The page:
Plans to build a self-sustaining eco-community in Burntisland have been refused by Fife councillors.
Members of the local authority’s central planning committee said that proposals to build 12 green homes at Dodhead would not fit in with the local landscape.
The ambitious plans, submitted by the Kinghorn-based Sustainable Communities Initiative, would also have seen a visitors centre established at Widows Land, directly opposite Burntisland Golf Club.
Councillor George Kay was one of those to agree with the recommendation of planning officers in refusing the application, saying: “As a local member I have been aware of this development for around five years.
“It’s been backwards and forwards to various community councils and members of the public and now when it has come forward, I must say that I am very disappointed.
“There are more questions than answers and so many things that leave us with uncertainty.
“I would have to say that, with great sadness, I have to agree with the officers’ recommendations for refusal. This is not something that I can sign up to.”
The SCI had hoped to use the site as a demonstration of a low-energy project.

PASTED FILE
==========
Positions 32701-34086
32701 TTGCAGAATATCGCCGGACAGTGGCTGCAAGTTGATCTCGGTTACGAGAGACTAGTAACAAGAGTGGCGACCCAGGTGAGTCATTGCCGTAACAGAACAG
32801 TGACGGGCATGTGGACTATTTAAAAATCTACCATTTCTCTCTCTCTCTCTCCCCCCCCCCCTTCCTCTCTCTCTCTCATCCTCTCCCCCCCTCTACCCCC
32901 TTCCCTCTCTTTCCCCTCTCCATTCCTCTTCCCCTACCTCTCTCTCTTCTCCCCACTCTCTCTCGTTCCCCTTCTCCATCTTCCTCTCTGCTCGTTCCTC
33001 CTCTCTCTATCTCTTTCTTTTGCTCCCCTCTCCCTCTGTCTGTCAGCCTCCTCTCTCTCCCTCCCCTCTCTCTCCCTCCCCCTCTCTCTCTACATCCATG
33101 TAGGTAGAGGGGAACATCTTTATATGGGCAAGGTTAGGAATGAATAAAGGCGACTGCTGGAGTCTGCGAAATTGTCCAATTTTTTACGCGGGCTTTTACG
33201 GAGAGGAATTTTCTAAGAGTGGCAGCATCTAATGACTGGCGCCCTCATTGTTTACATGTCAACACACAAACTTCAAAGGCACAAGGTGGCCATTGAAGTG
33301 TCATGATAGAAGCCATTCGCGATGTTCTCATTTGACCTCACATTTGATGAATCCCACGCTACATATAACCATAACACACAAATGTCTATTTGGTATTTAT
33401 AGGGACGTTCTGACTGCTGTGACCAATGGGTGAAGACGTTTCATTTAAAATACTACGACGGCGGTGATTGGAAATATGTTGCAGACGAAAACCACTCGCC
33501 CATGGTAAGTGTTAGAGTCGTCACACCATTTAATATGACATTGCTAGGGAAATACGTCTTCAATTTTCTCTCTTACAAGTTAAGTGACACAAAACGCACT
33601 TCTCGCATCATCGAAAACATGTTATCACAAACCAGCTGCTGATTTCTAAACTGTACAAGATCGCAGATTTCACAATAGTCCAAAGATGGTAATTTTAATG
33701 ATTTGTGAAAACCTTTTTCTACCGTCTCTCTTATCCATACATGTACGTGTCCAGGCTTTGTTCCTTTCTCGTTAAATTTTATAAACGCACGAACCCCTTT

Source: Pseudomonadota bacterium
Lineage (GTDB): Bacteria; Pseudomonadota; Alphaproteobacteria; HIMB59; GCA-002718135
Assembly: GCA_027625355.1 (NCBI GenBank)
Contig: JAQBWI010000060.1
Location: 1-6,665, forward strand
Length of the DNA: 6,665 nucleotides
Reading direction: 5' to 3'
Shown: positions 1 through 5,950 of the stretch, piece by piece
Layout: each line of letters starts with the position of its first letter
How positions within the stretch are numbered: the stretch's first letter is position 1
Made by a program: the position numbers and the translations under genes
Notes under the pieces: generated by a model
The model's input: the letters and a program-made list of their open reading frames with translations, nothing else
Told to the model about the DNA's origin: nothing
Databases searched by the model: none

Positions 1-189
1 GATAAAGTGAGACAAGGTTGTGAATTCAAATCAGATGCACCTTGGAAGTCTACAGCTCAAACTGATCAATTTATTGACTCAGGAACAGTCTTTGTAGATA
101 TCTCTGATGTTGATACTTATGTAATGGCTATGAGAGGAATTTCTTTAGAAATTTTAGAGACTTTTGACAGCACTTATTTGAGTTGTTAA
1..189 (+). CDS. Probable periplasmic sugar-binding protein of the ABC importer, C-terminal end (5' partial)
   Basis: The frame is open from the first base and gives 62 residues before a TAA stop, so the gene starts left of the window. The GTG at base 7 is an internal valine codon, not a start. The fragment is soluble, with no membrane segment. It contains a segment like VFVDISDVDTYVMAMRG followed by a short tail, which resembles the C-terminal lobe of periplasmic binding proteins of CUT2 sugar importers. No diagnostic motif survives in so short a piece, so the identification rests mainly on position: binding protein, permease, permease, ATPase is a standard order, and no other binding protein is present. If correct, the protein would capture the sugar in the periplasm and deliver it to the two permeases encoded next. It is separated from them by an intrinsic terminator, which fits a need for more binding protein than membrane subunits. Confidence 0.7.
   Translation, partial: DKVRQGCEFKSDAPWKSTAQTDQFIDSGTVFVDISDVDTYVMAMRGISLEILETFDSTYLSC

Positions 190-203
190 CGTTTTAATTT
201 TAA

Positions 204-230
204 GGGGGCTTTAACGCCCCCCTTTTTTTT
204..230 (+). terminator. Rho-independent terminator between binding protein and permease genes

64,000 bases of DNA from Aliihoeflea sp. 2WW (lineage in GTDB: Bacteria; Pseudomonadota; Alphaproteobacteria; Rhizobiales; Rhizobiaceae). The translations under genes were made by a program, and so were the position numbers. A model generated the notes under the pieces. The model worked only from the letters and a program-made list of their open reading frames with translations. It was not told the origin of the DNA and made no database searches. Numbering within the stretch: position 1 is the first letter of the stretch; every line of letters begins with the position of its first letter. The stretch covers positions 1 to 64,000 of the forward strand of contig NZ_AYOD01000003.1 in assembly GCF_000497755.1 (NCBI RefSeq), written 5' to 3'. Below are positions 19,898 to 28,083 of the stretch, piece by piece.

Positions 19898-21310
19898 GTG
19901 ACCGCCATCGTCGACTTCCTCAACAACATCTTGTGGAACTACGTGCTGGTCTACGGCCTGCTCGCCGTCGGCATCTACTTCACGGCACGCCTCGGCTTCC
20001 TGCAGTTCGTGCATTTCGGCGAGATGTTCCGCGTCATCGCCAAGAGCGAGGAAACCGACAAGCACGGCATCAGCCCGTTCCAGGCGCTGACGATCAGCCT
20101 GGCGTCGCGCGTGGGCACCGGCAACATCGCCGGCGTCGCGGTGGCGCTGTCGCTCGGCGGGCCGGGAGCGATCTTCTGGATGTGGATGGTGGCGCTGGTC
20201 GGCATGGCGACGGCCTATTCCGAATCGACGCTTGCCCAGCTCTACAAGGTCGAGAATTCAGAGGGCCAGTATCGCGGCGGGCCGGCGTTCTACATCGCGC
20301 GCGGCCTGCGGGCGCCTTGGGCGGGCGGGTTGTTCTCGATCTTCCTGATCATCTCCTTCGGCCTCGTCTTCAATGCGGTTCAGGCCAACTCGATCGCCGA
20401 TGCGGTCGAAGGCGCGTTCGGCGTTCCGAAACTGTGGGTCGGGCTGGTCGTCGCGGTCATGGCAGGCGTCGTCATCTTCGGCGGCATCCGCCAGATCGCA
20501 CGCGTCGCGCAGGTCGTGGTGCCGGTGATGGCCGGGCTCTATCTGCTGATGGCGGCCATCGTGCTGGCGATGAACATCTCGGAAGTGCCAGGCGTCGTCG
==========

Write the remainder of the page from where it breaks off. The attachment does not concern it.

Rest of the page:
The 12 “earthship” houses, similar to the SCI’s visitor centre at Kinghorn Loch, would be joined by a straw bale bunkhouse, offering tourist and study accommodation.
Both would utilise renewable energy systems, while water would also be provided independently, harvested on-site and reused.
In a summary to councillors, planning officer Angus Dodds said that the design of the community failed to respect the local landscape. He said: “The character of Burntisland is considered to be very distinct and largely defined by its landscape setting, and the Binn Hill to the north of the town.
“Insufficient graphical information has been submitted by the applicants to definitively show the impact of the development on the town, and while attempts have been made by the applicants to supply 18 photo-montage images, it is considered that the setting of the town is too sensitive to allow for a development of this kind to take place without the submission of further detailed graphical information.”
Mr Dodds added, however, that “the proposals represent a laudable attempt to plan and create a sustainable, practical community at the edge of Burntisland that would create jobs, a learning centre and a self-sustaining community agriculture scheme.”
Acknowledging the ethos behind the application, councillor Neil Crooks said he hoped that yesterday’s decision would not deter other such proposals.
He added: “This is the type of innovative thinking that I welcome and I don’t want the applicant to go away thinking that we are against this kind of development.”
Photo by David Wardle